Memo to the Next President: Restoring Diplomacy (Part 1 of 2)
December 19, 2008
Author: Nicholas Burns, Professor of the Practice of Diplomacy and International Politics, Harvard Kennedy School
In this exclusive web video, Nicholas Burns, Harvard Kennedy School Professor of the Practice of Diplomacy and International Politics and former under secretary of State for Political Affairs (2005 to 2008), outlines steps the Obama administration should take to improve U.S. diplomacy.
For more videos, visit the Belfer Center YouTube Channel at http://www.youtube.com/belfercenter.
Question: In a recent op-ed in Newsweek (Oct. 25, 2008), you wrote the U.S. must talk to our enemies, like Iran and Venezuela. Yet you also wrote that this is not a sure prescription for success in every crisis. When is talking to our enemies in our best interest and when should President-elect Obama pursue other options?
Answer: Well first I think it's important that American recognize that we are still the dominant world power. We play a decisive role in world affairs. We have a major impact in our military, our political, and our economic policy around the world. And because we're a global power, we need to smart about understanding what's going on in the rest of the world. And understanding, even what's going on especially in countries with which we have difficulties, such as North Korea, Iran, and Venezuela. So I think the Hallmark of a strong, self-confident country is that we're willing to sit down and talk to governments with which we might disagree, not out of weakness, not out of kindness, because it's in our national interest to understand them, to understand what motivates them, and to understand what lies behind the policies with which we disagree. We'll choose the time and place, as President-elect Obama has said, as to when we sit down with them and where. We'll choose the opportunity. But to give you some examples, when we began to talk to North Korea, it was then we began to make progress in the Six-Party Talks. When we began to have a bilateral relationship with them, we made the most progress. We had frozen our relations with Libya for quite a number of years. When we opened up to Libya, we were able to convince the Libyans to essentially to dismantle their nuclear apparatus and the illegal activities in which they had been engaged. The problem with Iran policy is that we haven't had for essentially three decades now, since the Ayatollah Khomenei's revolution of 1978, any meaningful and sustained contacts with the Iranian government. You can make the argument that Iran is the biggest problem that we have in the Middle East as a state trying to become a nuclear weapons power, that is funding most of the terrorist groups, and that is essentially a state that has lead to instability in both Iraq and Afghanistan. So I think it makes sense to sit down with them – not at the presidential level, but certainly at a level one or two below that – to get a sense of what's motivating them, to see if there's a bottom line with which we can work. We always have the option of walking away. We always have the option in Iran of sanctioning them. We always have the option of using any of the means at our disposal to achieve a national purpose that we have in mind. But talking to other countries makes sense as a way to understand their motivations and to best represent the interests of our own country.
Question: In your op-ed you also discuss the need for the U.S. to revalidate diplomacy. What steps should President-elect Obama take to do that?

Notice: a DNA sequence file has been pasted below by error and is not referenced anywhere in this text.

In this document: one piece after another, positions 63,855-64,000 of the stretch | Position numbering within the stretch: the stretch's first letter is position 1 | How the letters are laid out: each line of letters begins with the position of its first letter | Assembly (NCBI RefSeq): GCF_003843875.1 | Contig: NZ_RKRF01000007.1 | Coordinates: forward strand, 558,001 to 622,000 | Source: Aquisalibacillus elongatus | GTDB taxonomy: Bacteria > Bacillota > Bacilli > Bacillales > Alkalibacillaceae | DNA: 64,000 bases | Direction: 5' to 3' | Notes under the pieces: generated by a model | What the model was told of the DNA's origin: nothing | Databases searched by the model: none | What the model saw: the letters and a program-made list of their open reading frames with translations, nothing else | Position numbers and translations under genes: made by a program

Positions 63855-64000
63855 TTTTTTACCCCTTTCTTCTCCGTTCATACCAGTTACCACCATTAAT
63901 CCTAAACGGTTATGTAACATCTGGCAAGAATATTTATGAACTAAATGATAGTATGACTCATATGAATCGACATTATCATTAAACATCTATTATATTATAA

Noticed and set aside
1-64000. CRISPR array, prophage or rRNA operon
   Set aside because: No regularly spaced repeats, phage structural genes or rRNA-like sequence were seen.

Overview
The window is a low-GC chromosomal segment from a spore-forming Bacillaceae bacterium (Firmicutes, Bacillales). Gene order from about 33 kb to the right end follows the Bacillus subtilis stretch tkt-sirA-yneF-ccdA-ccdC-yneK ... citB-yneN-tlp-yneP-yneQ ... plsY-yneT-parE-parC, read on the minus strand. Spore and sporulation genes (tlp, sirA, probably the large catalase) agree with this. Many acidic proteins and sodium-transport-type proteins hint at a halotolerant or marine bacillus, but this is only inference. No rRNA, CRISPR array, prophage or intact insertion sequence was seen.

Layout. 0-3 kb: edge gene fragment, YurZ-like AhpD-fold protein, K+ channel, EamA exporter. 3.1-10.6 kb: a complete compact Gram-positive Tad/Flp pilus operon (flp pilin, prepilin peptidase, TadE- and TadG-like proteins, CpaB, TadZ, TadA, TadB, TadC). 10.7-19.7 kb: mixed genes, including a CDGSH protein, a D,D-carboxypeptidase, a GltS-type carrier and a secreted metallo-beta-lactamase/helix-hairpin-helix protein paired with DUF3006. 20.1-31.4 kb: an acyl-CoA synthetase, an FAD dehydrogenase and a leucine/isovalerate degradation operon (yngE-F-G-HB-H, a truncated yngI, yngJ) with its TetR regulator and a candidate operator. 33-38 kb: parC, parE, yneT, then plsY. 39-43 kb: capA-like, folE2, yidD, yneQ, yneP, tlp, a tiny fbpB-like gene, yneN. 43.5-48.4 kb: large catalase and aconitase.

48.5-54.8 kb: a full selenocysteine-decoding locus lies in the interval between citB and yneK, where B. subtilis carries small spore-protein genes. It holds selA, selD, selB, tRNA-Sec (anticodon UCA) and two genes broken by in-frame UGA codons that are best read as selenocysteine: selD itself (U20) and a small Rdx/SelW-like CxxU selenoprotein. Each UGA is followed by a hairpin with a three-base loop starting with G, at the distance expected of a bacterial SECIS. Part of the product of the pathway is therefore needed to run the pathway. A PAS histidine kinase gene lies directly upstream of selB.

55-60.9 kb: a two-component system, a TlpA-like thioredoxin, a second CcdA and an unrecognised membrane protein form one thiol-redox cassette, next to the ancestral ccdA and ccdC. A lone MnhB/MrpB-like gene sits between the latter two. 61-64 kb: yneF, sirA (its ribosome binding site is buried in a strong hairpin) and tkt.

Answer: Well I think that it's important to understand that the United States has many strengths in the world. We have a very powerful and high-quality military. We have a very capable intelligence community. And we have our diplomacy. There are three legs to the national security strength of the United States. We have consistently funded and supported, as we should have, the intelligence and military arms of the government since the end of the Cold War. But we have not done so with diplomacy. Diplomacy has been underfunded in terms of the money going to the State Department and certainly to USAID for foreign assistance around the world. We also don't have the capacity in terms of the people and the trained people in the State Department that we need. It's a curious fact that we have just about 6,500 American diplomats worldwide, but that's exceeded by the number of lawyers in the Defense Department and by the number of musicians in the Armed Forces bands of the Army, Navy, Air Force, and Marines. Not a good standard if you're trying to become the strongest diplomatic country in the world, which we should want to be. So I do think President-elect Obama has an opportunity in front of him to ask the Congress to significantly expand the number of diplomats in the American foreign service, the number of people working for the U.S. Agency for International Development, to think about further increases in our international humanitarian and economic assistance as a country so that we can project more powerfully the so called smart power or soft power of the United States. So that we can be as strong on the diplomatic side as we are on the military and intelligence side. If you think about our foreign policy and think about the day-to-day activities that we conduct on the part of our government with governments all over the world, the vast majority of the activities, the vast majority of the conversations are diplomatic in nature. And so we need to have a better platform for that. We need to give the people in the State Department the tools with which they need to do their job. And I think given what President-elect Obama said on the campaign trail, hopefully he will undertake this sort of aggressive rebuilding of our diplomatic apparatus in the year ahead.
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